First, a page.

todd moore | stories, ashes, and fire


used to be a fire barrel out behind the Clifton Hotel. And, everything got burned up in it. Newspapers, magazines, letters with blood on them letters about nothing but blood, old photographs, bills both paid and unpaid, the cries of the anguished written directly on skin peeled away from the bone. Entire histories of human suffering went into the fire. Along with outlines for stories I couldn’t write, hundreds maybe thousands of poems that died before they were born, names all the aliases of the drifters who floated in and out of that hotel, gambling IOU’s, death threats, secret account books, pages from both Genesis and The Book of Revelations the kid who threw them in said Revelations burned the best. The names of the lost, the names of the dead. Garbage. Everything that could be incinerated was torched in that barrel.


was standing there watching the fire crawl up the side of an old shoebox when Jerry ran up and dropped some red sticks into the flames. Then he ran off about twenty feet before he turned and yelled, get the fuck out of there. I said, what were those red sticks. He said, you stupid bastard. Those weren’t red sticks. They were twelve gauge shotgun shells. I ducked behind a wall just as something blew a hole in the side of the fire barrel and all kinds of shit flew out. I said, Jesus Christ, Jerry, are you trying to kill me. He danced like a chicken going bicaw bicaw with his big arms going up and down when the second and third shells went off, some of the pellets peppering the side of the hotel. Goddam, he yelled. Did you see that? I love it when everything blows.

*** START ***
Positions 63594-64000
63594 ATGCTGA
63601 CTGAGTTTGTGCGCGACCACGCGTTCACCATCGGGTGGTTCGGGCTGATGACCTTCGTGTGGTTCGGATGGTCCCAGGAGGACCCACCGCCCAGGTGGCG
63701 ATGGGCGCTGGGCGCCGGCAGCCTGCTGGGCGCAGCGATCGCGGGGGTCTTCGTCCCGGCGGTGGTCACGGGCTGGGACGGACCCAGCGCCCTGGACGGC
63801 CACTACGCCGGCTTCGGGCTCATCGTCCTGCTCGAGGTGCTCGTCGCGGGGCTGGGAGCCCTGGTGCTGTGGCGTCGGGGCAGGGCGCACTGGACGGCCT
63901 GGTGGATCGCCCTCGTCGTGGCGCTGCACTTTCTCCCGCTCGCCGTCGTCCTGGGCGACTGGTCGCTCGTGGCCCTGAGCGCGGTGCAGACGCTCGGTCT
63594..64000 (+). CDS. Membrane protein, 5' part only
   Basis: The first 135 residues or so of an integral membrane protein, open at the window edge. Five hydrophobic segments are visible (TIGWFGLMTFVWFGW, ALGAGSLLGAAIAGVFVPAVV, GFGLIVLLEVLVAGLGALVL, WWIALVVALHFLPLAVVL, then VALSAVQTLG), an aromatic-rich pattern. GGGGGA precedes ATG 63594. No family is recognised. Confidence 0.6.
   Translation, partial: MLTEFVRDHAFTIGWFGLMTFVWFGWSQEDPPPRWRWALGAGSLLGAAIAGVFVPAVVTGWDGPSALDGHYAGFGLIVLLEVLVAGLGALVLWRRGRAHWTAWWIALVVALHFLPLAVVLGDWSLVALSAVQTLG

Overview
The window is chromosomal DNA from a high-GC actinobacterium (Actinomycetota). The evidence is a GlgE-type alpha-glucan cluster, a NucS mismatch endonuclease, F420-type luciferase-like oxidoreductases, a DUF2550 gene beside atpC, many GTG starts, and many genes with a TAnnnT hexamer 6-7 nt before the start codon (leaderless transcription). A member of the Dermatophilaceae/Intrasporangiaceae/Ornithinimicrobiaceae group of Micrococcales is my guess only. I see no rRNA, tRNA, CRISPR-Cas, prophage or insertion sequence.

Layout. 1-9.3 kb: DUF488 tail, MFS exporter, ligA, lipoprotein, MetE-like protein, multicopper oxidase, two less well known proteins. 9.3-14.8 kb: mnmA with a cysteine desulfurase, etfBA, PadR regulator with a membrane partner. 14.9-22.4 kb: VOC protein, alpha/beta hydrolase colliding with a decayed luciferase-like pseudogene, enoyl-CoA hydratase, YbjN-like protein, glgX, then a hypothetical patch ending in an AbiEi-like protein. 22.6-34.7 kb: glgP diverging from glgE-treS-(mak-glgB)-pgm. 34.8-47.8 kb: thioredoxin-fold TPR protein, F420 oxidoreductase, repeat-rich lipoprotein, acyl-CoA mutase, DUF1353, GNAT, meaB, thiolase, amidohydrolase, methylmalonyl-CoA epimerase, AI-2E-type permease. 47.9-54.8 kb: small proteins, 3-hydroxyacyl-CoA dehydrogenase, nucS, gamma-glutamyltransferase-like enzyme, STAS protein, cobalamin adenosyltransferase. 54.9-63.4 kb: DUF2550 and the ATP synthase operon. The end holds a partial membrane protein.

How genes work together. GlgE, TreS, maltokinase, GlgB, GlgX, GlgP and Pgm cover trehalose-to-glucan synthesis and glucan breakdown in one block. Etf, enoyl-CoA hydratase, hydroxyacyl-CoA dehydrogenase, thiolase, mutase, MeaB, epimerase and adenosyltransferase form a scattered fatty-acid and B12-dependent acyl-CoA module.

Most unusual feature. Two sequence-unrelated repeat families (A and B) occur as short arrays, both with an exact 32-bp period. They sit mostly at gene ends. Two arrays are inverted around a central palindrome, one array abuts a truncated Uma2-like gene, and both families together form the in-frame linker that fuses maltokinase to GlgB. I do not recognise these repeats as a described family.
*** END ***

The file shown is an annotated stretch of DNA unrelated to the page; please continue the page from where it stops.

watched a guy burn a wanted poster with his picture on it in the fire barrel. I was able to read the name under his photo. I said, is your name really Jack North. He looked at me, took a switchblade out of his pocket, clicked it open, ran the blade up and down his bare arm like he was sharpening the steel on his skin and said, no, from now on it’s Jack West.


the old woman who owned the hotel would come out. She reminded me of a cinder wearing a soiled white dress. She never talked very much. Somebody once told me that she was really into heroin and maybe my old man was her connection, or at the very least her connection’s connection. Once she asked me if I was the one who liked to start fires. I said no. I could have told her it was Dickie Boy Johnson who lived down the street but instead I just kept quiet. I could tell by the way she looked she didn’t believe me. She said if I burned the hotel down I wouldn’t have anywhere to live. Did I really want that? I thought about telling her that living in the hotel was like living nowhere, nowhere at all. But I kept my mouth shut because my old man was the night clerk but I gave her a look. She said you know you are an outlaw, a fucking little firebug outlaw. I said, you better watch out. You’re standing too close to the fire. She put her right hand directly over the flames for a few quick seconds, then took it away and said, you can never be too close to a fire like this. She reached into her purse for a kleenex. I thought she was going for the little 25 auto she was supposed to be carrying and I stepped back. She gave me a bone smile and floated off in the smoke.

Lonny J